'There were temper tantrums from early on, and at school Jane hurt other children and damaged their possessions, then could not understand having no friends,' says Barbara. 'She was expelled from three secondary schools.

'At the age of 10, she began to slash herself with a razor blade and started stealing, but when we confronted her with the evidence and tried to talk to her about it, she would look us straight in the face and tell outright lies.

'She will not be cuddled by me or her father, although she is indiscriminately friendly with strangers, kissing them, sitting on their knee and being truly endearing, so they are convinced it's my fault we have such troubles. In private, she calls me the bitch witch who took her from her mother and ruined her life.'

Barbara is close to tears telling the story. 'Jane seems desperate for my presence as a mother, but she also has a desperate wish to kill me, so she has been placed with a foster family, and I keep in contact. At last she is receiving some specialised therapy, but it should all have happened so much sooner.'

This is the point made by Philly Morrall, national co-ordinator of PPIAS (Parent to Parent Information on Adoption Services) which offers a support network for parents of children with attachment problems. Ms Morrall says: 'People are given very little information, guidance or support by the services when they adopt, and few are told their children might have profound difficulties.

'Then what so often happens is that the parents become more desperate and alienated from their children because they have tried to be loving and have had it thrown back in their faces. When they go for help, they are told that the root problem stems from something wrong in their marital relations, so they end up feeling blamed.'

The Lansdownes were wondering if they could keep George when they came across an article about a child who went to the Evergreen Attachment Center. Lucy says: 'I rang the centre and they seemed confident they could help. We had reached the point of wondering whether we could . . . survive as a family, so it seemed a last hope.'

A two-week session would cost dollars 6,000, so the couple mortgaged their house and Lucy and George went to Colorado. Lucy explains: 'George was playing up so badly by this time that I was really scared the whole thing would be hopeless.

'On the first morning, the therapeutic foster mother told us that George would be spending the fortnight living with her. I hadn't been told this before because they didn't want George to be warned in advance. They told me it was a vital part of the treatment, which is designed to stop the children controlling everything, as they so often do at home.'

During the first week, in a room that Lucy could view through a one-way mirror, George was taken through his life story. The therapists talked about his bad behaviour, but also helped him to see that it was not his fault. He was not born bad, but his experiences made him feel bad and behave badly. 'They talked him through the first year cycle of a baby's need for gratification and how it breeds trust,' Lucy says. 'They explained his moods in a way that made sense to him.'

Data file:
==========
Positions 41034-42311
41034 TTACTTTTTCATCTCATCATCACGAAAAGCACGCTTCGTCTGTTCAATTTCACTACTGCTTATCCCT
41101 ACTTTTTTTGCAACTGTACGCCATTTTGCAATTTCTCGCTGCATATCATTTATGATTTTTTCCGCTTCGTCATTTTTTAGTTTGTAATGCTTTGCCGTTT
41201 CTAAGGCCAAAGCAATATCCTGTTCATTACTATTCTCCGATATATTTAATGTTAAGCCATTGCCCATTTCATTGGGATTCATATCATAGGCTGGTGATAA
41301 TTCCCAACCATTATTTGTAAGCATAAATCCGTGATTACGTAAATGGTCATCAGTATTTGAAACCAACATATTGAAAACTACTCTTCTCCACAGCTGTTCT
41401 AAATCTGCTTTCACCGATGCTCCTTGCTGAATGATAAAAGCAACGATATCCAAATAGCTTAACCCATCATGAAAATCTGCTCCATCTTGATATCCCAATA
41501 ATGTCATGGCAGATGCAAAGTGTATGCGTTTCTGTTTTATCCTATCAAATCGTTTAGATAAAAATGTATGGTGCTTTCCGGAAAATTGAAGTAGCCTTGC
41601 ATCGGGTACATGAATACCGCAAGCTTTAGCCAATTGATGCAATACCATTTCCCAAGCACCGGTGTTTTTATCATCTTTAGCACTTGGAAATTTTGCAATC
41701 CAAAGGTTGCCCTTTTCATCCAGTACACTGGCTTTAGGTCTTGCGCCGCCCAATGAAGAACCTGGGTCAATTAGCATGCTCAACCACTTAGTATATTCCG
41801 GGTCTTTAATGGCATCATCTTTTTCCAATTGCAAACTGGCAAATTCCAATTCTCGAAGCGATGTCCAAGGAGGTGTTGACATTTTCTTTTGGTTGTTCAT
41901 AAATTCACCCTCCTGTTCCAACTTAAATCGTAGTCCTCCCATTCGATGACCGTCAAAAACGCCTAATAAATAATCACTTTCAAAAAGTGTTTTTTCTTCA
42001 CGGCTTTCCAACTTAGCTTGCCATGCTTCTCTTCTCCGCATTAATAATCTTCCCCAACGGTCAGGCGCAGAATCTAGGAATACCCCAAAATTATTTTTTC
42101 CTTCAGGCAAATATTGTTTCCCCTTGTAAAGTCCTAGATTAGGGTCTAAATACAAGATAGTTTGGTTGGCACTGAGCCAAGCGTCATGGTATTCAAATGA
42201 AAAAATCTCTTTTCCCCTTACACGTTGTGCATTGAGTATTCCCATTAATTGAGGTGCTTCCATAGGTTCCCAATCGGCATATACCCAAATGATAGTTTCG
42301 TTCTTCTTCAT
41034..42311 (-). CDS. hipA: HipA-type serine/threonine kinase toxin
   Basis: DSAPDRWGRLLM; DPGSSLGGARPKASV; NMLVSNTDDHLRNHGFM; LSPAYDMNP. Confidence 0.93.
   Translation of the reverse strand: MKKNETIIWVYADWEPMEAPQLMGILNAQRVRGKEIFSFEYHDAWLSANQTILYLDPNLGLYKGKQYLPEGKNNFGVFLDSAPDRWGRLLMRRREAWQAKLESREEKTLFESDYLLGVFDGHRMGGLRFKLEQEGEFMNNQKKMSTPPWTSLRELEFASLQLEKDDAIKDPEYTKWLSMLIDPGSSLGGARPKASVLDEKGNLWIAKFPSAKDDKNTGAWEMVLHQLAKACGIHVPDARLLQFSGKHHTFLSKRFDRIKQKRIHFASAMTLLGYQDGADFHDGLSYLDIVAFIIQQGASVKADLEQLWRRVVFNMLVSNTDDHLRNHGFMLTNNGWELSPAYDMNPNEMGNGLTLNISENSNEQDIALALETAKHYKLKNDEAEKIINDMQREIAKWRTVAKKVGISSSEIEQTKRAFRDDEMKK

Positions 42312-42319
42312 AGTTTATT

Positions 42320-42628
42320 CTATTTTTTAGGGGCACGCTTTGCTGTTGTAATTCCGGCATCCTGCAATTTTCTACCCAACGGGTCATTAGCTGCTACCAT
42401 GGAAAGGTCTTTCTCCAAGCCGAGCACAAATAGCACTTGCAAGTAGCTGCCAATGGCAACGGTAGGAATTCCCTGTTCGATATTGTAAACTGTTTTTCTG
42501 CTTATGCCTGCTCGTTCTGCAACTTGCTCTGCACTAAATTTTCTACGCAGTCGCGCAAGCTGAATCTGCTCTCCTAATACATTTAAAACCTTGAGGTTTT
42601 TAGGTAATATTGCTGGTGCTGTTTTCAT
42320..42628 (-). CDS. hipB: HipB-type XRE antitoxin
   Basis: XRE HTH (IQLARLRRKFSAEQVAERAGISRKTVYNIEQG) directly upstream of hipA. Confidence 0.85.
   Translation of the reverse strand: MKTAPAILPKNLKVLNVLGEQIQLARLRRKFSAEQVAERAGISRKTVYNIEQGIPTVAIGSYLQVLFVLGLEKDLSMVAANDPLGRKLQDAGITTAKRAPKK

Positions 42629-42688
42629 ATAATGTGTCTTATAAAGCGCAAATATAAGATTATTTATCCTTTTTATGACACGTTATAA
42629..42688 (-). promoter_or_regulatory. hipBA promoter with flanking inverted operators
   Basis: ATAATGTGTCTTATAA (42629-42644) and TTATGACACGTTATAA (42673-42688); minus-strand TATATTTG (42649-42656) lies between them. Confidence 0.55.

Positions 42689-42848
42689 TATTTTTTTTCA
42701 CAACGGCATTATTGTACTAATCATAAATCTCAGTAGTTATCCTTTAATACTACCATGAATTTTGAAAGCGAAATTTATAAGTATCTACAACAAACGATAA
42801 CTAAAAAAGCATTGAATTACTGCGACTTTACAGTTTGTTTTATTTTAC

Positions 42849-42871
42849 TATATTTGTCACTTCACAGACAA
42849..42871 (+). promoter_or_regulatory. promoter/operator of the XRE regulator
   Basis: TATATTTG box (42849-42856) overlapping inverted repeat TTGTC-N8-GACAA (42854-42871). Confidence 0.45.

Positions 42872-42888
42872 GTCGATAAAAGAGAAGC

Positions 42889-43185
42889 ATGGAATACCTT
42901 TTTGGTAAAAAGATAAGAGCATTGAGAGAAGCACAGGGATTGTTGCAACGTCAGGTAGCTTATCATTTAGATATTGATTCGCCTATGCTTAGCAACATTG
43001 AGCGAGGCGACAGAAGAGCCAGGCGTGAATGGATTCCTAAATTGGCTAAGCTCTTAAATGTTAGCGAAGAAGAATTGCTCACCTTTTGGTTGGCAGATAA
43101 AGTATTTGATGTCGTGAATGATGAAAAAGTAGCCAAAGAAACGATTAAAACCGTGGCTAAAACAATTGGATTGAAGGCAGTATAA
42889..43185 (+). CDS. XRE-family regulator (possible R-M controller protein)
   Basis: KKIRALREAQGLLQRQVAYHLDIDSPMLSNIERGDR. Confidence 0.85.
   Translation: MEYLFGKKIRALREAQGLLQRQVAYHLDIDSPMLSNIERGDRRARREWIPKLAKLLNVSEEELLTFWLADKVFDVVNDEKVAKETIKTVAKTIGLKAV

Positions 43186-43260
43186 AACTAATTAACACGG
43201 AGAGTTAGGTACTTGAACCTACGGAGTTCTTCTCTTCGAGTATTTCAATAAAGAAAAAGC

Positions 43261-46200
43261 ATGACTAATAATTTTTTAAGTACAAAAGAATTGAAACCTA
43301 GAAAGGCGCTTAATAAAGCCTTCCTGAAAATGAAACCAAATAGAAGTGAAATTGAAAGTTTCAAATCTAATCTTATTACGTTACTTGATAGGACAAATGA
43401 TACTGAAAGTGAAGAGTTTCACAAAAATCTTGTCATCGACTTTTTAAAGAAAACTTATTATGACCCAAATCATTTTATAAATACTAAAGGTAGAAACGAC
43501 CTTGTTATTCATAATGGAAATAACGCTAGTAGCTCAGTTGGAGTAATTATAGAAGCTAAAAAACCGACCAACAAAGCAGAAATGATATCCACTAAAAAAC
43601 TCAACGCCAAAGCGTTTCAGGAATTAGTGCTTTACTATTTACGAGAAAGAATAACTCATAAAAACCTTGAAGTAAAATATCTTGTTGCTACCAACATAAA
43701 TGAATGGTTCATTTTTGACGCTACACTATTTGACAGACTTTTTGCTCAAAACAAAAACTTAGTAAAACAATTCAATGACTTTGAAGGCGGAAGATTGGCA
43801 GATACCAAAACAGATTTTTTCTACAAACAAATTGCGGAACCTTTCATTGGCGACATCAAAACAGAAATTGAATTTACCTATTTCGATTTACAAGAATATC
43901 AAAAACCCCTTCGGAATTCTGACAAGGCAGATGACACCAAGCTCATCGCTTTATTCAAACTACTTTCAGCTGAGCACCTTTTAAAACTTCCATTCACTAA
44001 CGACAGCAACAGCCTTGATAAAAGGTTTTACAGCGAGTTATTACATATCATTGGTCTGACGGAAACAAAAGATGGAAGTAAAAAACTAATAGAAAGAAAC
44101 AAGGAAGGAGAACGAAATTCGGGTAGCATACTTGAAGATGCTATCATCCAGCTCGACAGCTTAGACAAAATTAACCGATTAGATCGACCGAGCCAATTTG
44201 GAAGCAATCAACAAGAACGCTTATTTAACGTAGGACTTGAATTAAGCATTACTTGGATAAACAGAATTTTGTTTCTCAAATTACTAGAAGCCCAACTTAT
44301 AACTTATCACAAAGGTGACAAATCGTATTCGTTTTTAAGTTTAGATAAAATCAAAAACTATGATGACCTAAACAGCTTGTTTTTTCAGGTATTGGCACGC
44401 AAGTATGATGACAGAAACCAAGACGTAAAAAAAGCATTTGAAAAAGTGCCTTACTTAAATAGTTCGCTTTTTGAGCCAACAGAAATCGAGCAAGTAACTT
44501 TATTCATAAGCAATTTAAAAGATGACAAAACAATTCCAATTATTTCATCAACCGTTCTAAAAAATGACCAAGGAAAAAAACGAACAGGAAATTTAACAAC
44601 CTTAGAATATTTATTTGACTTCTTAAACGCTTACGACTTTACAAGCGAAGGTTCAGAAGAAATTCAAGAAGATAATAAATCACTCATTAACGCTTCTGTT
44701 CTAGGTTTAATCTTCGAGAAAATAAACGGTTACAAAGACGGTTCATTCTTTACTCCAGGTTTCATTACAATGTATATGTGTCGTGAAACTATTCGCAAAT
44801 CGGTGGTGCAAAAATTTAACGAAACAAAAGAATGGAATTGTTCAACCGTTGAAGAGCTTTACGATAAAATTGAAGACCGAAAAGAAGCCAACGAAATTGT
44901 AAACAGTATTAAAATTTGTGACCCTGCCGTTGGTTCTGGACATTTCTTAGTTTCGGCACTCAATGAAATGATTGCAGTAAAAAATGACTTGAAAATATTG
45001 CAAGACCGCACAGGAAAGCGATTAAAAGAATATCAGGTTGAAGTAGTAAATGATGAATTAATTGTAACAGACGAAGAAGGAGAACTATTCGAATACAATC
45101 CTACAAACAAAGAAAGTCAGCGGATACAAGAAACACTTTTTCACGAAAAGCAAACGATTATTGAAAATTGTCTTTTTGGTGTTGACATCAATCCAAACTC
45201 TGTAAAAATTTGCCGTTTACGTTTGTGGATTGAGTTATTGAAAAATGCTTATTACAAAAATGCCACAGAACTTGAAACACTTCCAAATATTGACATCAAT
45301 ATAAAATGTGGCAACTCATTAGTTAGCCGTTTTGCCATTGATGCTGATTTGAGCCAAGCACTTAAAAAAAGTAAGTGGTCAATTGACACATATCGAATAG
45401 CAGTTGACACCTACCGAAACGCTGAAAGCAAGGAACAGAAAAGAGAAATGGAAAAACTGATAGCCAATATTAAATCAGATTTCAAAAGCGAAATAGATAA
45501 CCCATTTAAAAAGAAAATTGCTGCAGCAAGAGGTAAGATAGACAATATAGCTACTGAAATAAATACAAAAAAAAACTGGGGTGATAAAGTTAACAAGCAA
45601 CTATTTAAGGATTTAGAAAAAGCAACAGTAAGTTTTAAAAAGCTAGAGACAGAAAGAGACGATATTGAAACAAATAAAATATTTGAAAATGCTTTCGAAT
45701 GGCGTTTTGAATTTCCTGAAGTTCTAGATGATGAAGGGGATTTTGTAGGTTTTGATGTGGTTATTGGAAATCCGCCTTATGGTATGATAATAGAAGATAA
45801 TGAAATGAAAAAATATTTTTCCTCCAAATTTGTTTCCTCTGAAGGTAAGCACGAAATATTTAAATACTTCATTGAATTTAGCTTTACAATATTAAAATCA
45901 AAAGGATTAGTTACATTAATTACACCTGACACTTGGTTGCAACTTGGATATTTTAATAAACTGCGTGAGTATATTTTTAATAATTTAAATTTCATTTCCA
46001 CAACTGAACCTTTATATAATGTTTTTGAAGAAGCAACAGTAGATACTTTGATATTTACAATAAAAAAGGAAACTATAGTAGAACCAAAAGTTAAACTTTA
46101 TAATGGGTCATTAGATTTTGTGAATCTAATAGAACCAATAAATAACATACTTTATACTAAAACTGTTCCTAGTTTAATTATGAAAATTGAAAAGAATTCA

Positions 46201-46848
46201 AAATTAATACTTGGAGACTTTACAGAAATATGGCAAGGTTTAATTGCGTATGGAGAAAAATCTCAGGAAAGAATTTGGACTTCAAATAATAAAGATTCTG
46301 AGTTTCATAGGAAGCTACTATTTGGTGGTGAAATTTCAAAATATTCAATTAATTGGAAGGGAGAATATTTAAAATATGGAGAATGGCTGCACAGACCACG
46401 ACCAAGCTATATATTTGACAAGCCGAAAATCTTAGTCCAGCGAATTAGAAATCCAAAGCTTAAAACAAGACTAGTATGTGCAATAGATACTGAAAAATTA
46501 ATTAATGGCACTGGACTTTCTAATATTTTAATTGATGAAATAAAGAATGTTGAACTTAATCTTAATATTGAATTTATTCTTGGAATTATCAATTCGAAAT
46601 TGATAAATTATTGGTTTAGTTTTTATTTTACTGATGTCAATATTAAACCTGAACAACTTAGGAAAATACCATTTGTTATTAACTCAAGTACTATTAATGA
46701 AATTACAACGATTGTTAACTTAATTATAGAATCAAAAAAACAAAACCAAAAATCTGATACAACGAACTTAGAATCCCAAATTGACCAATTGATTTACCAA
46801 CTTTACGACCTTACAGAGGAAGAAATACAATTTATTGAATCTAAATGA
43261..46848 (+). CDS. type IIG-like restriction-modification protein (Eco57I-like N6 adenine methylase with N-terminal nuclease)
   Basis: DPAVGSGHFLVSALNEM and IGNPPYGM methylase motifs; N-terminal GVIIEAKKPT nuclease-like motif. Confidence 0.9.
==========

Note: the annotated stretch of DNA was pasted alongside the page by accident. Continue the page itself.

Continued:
A vital part of the therapy involves close physical contact. When the therapists were working through George's first year he was held closely with eye-to- eye contact until he responded.

One day, Lucy recalls, George was angry and refused to look at anyone. But his therapeutic foster mother - who did not usually work with him - and one of the therapists provoked him until he expressed his fear and anger and through this he began to talk about his feelings. They looked at what had happened with his birth mother and the therapist, taking the role of George's mother, held and fed him with a bottle. Finally he broke down, howling with pain and rage, shouting: 'You stupid bitch, you've hurt me, you've ruined my life, I want to hurt you like you've hurt me . . .'

At the same time, Lucy was in a group with other adults discussing the feelings of inadequacy, guilt, rage and pain they had experienced over the years. At one point, George came in. Lucy remembers: 'He really seemed to understand something of my pain - he was in tears. It helped me to see that he was able to be a loving child.'

Two weeks is a short time for work that aims to unravel the pain that attachment-disorder children suffer, and Evergreen offers long-term help as well as intensive programmes. George changed with the treatment and remains a markedly easier, although not easy, child.

'He was very quiet and co-operative immediately after he got back,' says Lucy. 'Then there were some enormous outbursts, which I think was him testing us out. I was terrified we would lose all that seemed to have been gained, but I found I had more confidence and more of a sense of how George can be helped. Now he sits at meals with us, which he never did before, and he doesn't throw food about. He plays sport, which he would never do, and he even came and sat on my knee and asked for affection the other day. I now feel there's a future for him. He seems more like a normal teenager.'

PPIAS, Lower Boddington, Daventry, Northamptonshire NN11 6YB, (0327) 60295.

Post-Adoption Centre, 8 Torriano Mews, London, NW5 2RZ, 071-284 0555.

All the families' names have been changed.

Comments